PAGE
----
Researched by: Nirmal Bhansali & Anannya Parekh
The wrestling #MeToo case: The latest update
The context: Since January, Indian wrestlers have been protesting alleged widespread sexual abuse in the sport. And it starts at the top—with wrestling federation chief Brij Bhushan Sharan Singh—who is also a BJP MP. For details on the sexual abuse, see our Big Story. The protest was suspended in June after the government assured the wrestlers that a charge sheet against Brij Bhushan will be filed.
What happened now: We now have the chargesheet filed by the Delhi police against Brij Bhushan—who has been charged with outraging a woman’s modesty, sexual harassment, and stalking. Of these, ‘outraging a woman’s modesty’ is both a cognizable and non-bailable offence. That means he can be arrested without a warrant—and kept in prison without bail. Indian Express has lots more details on each charge.
A big prediction about India’s future
Ok, this isn’t happening anytime soon—but it is always good to hear. According to Goldman Sachs, India will overtake the US to become the world’s second-largest economy by 2075. We are currently at #5. One big reason why we will whiz past the likes of Japan and Germany: our low dependency ratio:
A country’s dependency ratio is measured by the number of dependents against the total working-age population. A low dependency ratio indicates that there are proportionally more working age adults who are able to support the youth and elderly.
In other words, that good ole ‘demographic dividend’ of being a relatively young country. Our Achilles heel: the labour participation rate—especially that of women: “A mere 20% of all working-age women in India are in employment.” CNBC has lots more on the report.
Yet another migrant boat tragedy
The context: The EU has been swamped by refugees since 2015. Countries like Italy and Greece have been doing their best to keep the migrants out—often leaving them to die out at sea in crowded boats. On June 14, a fishing boat carrying 750 refugees capsized off the Greek coast—and only 104 survived. Many suspect the tragedy was caused by negligence of the Greek Coast Guard.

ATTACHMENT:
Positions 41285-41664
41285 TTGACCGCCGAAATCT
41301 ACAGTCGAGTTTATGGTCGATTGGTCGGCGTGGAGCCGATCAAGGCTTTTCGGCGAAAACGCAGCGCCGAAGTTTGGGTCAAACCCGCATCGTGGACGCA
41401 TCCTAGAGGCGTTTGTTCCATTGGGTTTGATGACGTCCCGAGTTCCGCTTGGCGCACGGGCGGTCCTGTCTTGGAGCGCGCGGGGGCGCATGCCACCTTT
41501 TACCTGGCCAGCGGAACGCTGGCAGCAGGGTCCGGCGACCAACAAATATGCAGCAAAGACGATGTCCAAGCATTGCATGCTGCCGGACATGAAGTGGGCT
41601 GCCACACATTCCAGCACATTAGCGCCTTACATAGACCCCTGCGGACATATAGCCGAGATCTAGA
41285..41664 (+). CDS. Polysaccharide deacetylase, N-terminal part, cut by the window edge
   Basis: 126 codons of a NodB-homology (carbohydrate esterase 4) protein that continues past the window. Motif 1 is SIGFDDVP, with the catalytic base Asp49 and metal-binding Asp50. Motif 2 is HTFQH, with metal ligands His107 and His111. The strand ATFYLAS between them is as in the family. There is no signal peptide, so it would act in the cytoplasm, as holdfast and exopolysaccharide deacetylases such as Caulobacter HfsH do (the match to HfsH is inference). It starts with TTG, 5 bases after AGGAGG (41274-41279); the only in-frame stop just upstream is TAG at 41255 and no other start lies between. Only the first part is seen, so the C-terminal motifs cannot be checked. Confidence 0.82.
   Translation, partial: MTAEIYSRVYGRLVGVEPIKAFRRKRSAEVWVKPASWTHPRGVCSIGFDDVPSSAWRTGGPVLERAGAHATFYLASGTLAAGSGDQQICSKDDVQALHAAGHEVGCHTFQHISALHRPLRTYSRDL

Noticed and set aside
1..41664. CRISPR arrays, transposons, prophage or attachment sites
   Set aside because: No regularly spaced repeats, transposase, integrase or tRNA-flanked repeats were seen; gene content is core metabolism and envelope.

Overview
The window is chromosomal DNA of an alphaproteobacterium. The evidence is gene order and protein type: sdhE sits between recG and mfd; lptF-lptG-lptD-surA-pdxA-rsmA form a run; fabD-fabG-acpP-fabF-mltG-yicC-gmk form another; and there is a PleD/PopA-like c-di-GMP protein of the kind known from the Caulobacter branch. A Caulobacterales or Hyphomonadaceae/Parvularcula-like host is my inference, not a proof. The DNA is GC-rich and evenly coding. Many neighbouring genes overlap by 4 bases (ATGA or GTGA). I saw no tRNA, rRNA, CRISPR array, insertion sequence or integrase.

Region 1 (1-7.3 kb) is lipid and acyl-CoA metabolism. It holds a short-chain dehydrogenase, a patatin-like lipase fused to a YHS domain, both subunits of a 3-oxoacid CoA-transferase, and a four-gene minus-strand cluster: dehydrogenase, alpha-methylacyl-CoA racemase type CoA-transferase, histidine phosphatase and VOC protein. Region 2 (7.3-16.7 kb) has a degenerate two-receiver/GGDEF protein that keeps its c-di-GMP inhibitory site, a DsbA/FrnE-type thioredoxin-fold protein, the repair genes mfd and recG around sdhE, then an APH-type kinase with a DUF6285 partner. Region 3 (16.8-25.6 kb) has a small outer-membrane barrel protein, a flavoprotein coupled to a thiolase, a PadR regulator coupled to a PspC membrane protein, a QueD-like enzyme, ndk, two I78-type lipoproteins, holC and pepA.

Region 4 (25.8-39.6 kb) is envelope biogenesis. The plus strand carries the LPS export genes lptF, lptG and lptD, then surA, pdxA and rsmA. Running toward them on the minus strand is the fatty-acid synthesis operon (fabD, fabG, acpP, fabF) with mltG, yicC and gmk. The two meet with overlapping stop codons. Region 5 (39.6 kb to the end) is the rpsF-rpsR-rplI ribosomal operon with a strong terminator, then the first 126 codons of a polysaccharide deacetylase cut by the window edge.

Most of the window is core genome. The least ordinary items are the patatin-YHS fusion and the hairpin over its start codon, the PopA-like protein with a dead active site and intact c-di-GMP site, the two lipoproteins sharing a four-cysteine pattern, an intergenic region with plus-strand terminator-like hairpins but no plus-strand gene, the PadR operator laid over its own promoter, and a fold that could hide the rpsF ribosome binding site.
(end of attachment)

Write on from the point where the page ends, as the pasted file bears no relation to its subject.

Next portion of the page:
What happened now: Three boats carrying migrants left Senegal in late June and headed toward Spain’s Canary Islands—but soon disappeared. A Spanish aid group raised an alarm—and the Spanish Coast Guard began a search. It has now rescued 86 people from a boat—which may or may not be one of the three missing vessels.
Why this matters: The Atlantic migration route is one of the deadliest in the world, with nearly 800 people dying or going missing in the first half of 2023. Many of these boats are never found or even documented. Quote to note: Here’s what the mother of two of the missing migrants said: “Imagine if there (were) 300 American people missing at sea. What (would) happen? Many planes will look for them.” (Associated Press)
The great Russian mutiny: Plot mein twist
The context: An armed mutiny led by Vladimir Putin’s bestie Yevgeny Prigozhin on June 23 started with a bang and ended in a whimper. Just a few miles outside the capital, Prigozhin suddenly turned back—and brokered a deal with the Kremlin—which allowed him to flee to Belarus while his soldiers received amnesty. Our Big Story has lots more details on the failed mutiny.
What happened now: In an odd twist to the plot, the Kremlin revealed that Putin had a cordial meeting with Prigozhin and his commanders five days after the mutiny. The Wagner men explained why they rebelled, reaffirmed their loyalty to the president—and they are ready to continue fighting for the Motherland. Even more interestingly: